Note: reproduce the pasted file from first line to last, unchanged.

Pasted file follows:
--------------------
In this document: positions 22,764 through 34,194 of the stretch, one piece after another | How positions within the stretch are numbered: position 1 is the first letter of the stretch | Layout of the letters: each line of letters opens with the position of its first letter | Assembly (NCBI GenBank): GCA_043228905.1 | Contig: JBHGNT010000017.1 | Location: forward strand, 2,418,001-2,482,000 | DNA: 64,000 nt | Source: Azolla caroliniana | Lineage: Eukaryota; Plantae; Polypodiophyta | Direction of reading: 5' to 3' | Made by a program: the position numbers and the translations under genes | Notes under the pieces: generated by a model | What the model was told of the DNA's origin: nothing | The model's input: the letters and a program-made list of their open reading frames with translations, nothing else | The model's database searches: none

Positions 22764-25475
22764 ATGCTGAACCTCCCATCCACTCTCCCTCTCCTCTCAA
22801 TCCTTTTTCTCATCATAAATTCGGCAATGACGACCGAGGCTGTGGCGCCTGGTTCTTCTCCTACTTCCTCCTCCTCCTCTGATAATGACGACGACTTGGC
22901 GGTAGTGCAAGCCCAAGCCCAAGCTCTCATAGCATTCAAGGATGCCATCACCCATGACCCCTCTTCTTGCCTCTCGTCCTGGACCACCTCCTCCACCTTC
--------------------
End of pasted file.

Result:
In this document: positions 22,764 through 34,194 of the stretch, one piece after another | How positions within the stretch are numbered: position 1 is the first letter of the stretch | Layout of the letters: each line of letters opens with the position of its first letter | Assembly (NCBI GenBank): GCA_043228905.1 | Contig: JBHGNT010000017.1 | Location: forward strand, 2,418,001-2,482,000 | DNA: 64,000 nt | Source: Azolla caroliniana | Lineage: Eukaryota; Plantae; Polypodiophyta | Direction of reading: 5' to 3' | Made by a program: the position numbers and the translations under genes | Notes under the pieces: generated by a model | What the model was told of the DNA's origin: nothing | The model's input: the letters and a program-made list of their open reading frames with translations, nothing else | The model's database searches: none

Positions 22764-25475
22764 ATGCTGAACCTCCCATCCACTCTCCCTCTCCTCTCAA
22801 TCCTTTTTCTCATCATAAATTCGGCAATGACGACCGAGGCTGTGGCGCCTGGTTCTTCTCCTACTTCCTCCTCCTCCTCTGATAATGACGACGACTTGGC
22901 GGTAGTGCAAGCCCAAGCCCAAGCTCTCATAGCATTCAAGGATGCCATCACCCATGACCCCTCTTCTTGCCTCTCGTCCTGGACCACCTCCTCCACCTTC